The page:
ESPN hot-button talking head Stephen A. Smith fired off a controversial statement on burgeoning baseball superstar Shohei Ohtani, a statement critics are rebuking as anti-Asian, if not racist.
Smith, a Black sports commentator who often opines on racial issues, asserted that Major League Baseball is hurt by having its "face" of the All-Star Game being unable to speak English without an interpreter.
"I don't think it helps that the number one face is a dude that needs an interpreter so you can understand what the hell he's saying in this country," Smith said on ESPN, which is 80% owned by Walt Disney Co., the parent company of the ABC network.
Smith did acknowledge that baseball is an international game "in terms of participation," but his statement might have also suggested the baseball "audience gravitating to the tube or to the ballpark" is racist or anti-Asian.
After initially doubling down in a tweeted video, Smith issued a lengthy apologetic statement, lamenting his "stereotyping": "I'm sincerely sorry."
But the damage was done, and Twitter posters noted the racially charged comment was planned because the chyron read: "Good for MLB That Ohtani Is No. 1 Attraction?"
Sports commentator Arash Markazi tweeted:
"This wasn't an off the cuff comment. The prepared chyron is cringeworthy too. Why the hell would it be bad for Shohei Ohtani to be the No. 1 attraction? He's a generational talent doing things we haven't seen since Babe Ruth. Why, because he's Japanese and learning English? GTFOH"
Ohtani is slated to be the starting pitcher and the leadoff man for the American League All-Star Team in Tuesday night's All-Star Game. He was also a featured performer in Monday night's Home Run Derby, the first pitcher ever invited to participate.
A pitcher doubling as hitter in an All-Star Game is a first in itself, but Ohtani is both an outfielder/designated hitter and starting pitcher for the Los Angeles Angels — a throwback to American baseball icon Babe Ruth. Ruth initially doubled as a pitcher and a slugger, going on to become baseball's all-time home run king in the 1920s before he was topped by Henry Aaron in the 1970s and later Barry Bonds in the early 2000s.
Ohtani is batting .279 with a major league-leading 33 home runs. That 60-homer pace puts Ohtani just shy of Bonds' single-season record of 70.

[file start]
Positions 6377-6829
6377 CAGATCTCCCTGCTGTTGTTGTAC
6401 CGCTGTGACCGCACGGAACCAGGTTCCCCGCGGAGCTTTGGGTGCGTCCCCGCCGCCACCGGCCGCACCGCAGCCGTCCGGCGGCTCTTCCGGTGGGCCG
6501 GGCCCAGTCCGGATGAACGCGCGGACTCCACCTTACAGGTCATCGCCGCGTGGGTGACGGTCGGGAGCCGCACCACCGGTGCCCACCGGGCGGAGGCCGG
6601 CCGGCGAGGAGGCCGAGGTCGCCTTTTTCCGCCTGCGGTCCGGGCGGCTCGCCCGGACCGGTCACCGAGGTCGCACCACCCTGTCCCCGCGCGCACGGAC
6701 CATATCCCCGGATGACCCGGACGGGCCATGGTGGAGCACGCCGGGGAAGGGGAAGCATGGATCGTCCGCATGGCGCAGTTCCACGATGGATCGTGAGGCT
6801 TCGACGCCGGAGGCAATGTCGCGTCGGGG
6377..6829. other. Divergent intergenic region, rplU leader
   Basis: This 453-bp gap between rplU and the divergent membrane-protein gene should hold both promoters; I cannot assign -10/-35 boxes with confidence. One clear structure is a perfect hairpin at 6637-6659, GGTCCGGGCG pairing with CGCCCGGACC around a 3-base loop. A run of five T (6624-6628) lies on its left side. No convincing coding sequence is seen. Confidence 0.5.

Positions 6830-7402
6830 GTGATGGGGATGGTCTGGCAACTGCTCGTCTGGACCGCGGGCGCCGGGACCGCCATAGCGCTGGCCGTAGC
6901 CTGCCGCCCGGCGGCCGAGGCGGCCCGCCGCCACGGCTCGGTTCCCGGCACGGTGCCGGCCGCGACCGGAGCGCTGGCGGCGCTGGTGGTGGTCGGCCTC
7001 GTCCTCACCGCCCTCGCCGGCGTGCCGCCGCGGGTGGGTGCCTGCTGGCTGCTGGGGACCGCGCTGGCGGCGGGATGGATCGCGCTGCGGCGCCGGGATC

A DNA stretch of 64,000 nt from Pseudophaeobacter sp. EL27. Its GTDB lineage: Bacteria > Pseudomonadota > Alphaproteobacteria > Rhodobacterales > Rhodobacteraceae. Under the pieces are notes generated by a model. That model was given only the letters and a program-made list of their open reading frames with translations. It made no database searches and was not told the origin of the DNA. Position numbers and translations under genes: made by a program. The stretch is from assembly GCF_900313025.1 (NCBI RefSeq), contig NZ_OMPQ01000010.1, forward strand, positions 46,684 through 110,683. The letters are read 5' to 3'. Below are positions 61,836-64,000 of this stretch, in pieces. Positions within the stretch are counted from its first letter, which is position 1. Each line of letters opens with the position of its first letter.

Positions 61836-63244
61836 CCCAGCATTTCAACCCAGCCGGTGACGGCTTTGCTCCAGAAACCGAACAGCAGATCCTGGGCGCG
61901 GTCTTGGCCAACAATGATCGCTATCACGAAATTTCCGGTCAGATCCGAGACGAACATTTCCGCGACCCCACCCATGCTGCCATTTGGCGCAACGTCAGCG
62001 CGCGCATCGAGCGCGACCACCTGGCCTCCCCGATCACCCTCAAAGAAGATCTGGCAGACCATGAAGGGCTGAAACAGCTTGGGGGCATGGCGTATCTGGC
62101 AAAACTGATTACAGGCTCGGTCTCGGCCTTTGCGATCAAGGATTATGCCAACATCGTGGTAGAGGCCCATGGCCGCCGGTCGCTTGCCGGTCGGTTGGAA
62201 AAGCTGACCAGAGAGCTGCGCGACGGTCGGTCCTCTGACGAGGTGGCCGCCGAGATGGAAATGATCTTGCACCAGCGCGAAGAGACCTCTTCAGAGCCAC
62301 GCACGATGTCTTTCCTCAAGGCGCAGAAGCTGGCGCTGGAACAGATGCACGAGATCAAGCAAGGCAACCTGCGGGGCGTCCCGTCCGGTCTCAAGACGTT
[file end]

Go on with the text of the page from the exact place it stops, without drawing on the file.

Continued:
The home runs are already a single-season record for a Japanese-born player and an Angels record before the All-Star break. He is also 4-1 with a 3.49 ERA in 13 starts on the mound this season, numbers that make him an All-Star as a pitcher alone.
He will be the second Japanese-born player to serve as a starting pitcher in an All-Star Game. Hideo Nomo, who has the only no-hitter in Coors Field history, started for the NL as a Los Angeles Dodger in 1995.
Ohtani, the superstar from Japan, is going to do something even Ruth did not: start an All-Star Game as a pitcher and then switch to hitting when his mound moment is done.
"I wasn't expecting to be chosen as a pitcher at all, but to be named the starter is a huge honor," the right-handed-throwing, left-handed-hitting Ohtani said through translator Ippei Mizuhara at All-Star Game media day Monday.
The interpreter at the news conference sparked Smith's comments above.
Markazi also tweeted a rejection of the racially charged media criticism:
"You know what a generational talent Shohei Ohtani is. He also just turned 27 and is working on his English everyday. Like many athletes from other countries learning a new language, he uses an interpreter to help the media; not to get knocked by the media."
That the All-Star Game and Home Run Derby was being held at Coors Field in Denver was already politically charged.
The game was moved to the predominantly white Denver area (64.6% white and just 5.2% Black) from Atlanta (34% Black), because of protests of state election integrity laws passed after the 2020 presidential and Jan. 5 Senate runoff elections. Democratic operatives alleged that the election law was a Republican-led effort to suppress the Black vote, which the GOP vehemently denies.
Information from Reuters was used to compile this report.
Eric Mack ✉
Eric Mack has been a writer and editor at Newsmax since 2016. He is a 1998 Syracuse University journalism graduate and a New York Press Association award-winning writer.
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